HP TouchPad: A Necessary Risk, Uncertain Reward For HP's WebOS Strategy

Today HP launches the HP TouchPad, the first tablet based on HP's new operating system, webOS, which it acquired along with Palm exactly one year ago. HP's $1.2B initial investment in Palm, plus its additional investment over the past year to bring the TouchPad and its webOS smartphones to market, is a risky investment -- there's no guarantee that consumers will buy these products or that the consumer electronics market has room for another software platform. But the webOS investment is a risk HP had to take, in order to:

  • Compete with Apple. Apple owns its own hardware and its own operating system, which means it controls the experience to a greater degree than OEMs that make hardware for Apple or Google's software. With webOS, HP gets more control over the total product experience.
  • Differentiate itself from other OEMs making Android and Windows devices. HP wants to be more than a company that makes gray boxes running Windows. WebOS helps HP differentiate from the pack, but it's also an unknown to most consumers, and adoption is uncertain.
  • Hedge against PC cannibalization. In a recent Forrester report, we found that PC cannibalization from tablets has been modest so far but is likely to increase in the next six to 12 months. HP is the biggest PC manufacturer in the world, and it needs to adapt its product portfolio to avoid more disappointing quarters like this most recent one.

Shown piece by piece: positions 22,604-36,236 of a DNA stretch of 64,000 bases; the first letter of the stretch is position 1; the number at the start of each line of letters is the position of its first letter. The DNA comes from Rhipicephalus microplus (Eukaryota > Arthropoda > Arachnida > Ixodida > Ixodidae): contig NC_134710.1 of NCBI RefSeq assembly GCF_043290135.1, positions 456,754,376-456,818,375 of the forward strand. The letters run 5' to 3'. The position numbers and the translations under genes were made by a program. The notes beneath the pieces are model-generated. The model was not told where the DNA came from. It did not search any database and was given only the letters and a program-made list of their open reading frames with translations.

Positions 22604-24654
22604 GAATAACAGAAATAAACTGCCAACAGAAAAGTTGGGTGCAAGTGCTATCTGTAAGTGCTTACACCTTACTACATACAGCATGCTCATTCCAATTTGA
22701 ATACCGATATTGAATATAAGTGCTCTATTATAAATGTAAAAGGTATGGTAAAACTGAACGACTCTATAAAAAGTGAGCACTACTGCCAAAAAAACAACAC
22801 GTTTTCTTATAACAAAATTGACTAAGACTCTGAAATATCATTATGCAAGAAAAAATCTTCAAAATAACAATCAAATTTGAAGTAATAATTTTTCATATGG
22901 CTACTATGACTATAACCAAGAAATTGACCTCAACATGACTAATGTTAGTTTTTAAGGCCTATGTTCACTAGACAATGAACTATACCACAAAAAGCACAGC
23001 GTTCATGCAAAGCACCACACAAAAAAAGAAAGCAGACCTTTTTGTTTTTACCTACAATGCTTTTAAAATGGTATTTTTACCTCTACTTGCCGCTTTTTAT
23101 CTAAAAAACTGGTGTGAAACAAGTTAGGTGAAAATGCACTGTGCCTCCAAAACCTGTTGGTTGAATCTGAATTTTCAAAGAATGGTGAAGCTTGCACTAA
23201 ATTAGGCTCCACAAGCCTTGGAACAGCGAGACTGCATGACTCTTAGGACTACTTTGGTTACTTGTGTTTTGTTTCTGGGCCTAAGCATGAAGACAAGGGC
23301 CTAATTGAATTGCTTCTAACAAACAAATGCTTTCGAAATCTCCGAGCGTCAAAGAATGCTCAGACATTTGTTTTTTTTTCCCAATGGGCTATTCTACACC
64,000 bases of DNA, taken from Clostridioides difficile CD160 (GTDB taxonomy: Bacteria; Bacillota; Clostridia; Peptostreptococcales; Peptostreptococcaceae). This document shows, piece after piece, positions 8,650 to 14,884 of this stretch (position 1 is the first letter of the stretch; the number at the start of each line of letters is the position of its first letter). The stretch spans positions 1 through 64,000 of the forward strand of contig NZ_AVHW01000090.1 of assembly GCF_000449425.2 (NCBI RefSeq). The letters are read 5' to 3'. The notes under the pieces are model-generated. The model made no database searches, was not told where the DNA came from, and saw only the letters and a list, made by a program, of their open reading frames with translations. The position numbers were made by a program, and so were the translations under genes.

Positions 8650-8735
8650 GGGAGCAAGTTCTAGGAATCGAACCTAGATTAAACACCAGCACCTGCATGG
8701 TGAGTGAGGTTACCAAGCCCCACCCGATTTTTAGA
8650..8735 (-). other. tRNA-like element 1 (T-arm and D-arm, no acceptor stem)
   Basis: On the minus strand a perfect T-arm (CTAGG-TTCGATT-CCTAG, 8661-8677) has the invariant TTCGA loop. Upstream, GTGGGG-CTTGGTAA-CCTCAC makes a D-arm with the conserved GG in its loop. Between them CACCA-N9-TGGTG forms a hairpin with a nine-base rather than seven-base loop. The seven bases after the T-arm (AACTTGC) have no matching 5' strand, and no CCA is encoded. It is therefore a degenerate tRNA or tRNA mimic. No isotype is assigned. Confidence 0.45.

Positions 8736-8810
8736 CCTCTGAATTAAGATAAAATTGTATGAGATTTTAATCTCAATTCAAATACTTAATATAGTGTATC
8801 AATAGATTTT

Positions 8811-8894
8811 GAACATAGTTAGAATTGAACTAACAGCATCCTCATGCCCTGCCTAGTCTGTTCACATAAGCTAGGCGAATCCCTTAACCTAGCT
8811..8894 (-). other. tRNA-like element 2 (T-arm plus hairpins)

The TouchPad is a good product. The hardware is solid -- HP didn't skimp on the screen quality, and the device feels solid and well balanced to hold, similar to the first-generation iPad. The webOS software is more polished than Honeycomb, and overall the TouchPad is a better product than any Android tablet on the market. With 300 TouchPad apps at launch, HP won't win the app numbers wars, but I like HP's approach of focusing on quality rather than quantity -- it's easier to find quality apps on the TouchPad than it is on an Android tablet or the BlackBerry PlayBook, which had 3,000 apps at launch. And the Pivot "magazine" that highlights featured apps in HP's App Catalog is a nice touch. But it's unclear how many consumers will opt for this first-gen HP tablet. In an online survey of 4,564 US consumers that Forrester conducted in May and June 2011, we found that beyond the iPad, consumers' preferences for which tablet to buy are extremely fragmented, and HP doesn't stand out from the pack, with only 7% of consumers considering buying a tablet saying they'd consider buying a TouchPad:

There are some big unknowns that will impact whether HP's webOS bet will pay off or not. First, we've yet to see HP's marketing and channel execution for the TouchPad. Second, we don't yet know the extent of webOS licensing to other OEMs -- if reports of OEMs like Samsung licensing webOS are true, that could substantially increase the install base of the platform and its appeal to app developers. Third, we haven't seen Windows 8 tablets hit the market yet, which may leave the TouchPad in the dust.

The bottom line: In 2011, the TouchPad has a shot to be the No. 2 tablet for consumers, far behind the iPad but ahead of RIM and Android competitors. In 2012, the game changes with Windows 8. If webOS survives the platform wars beyond that, HP will have an important asset to differentiate itself from other OEMs and to compete in the post-PC era.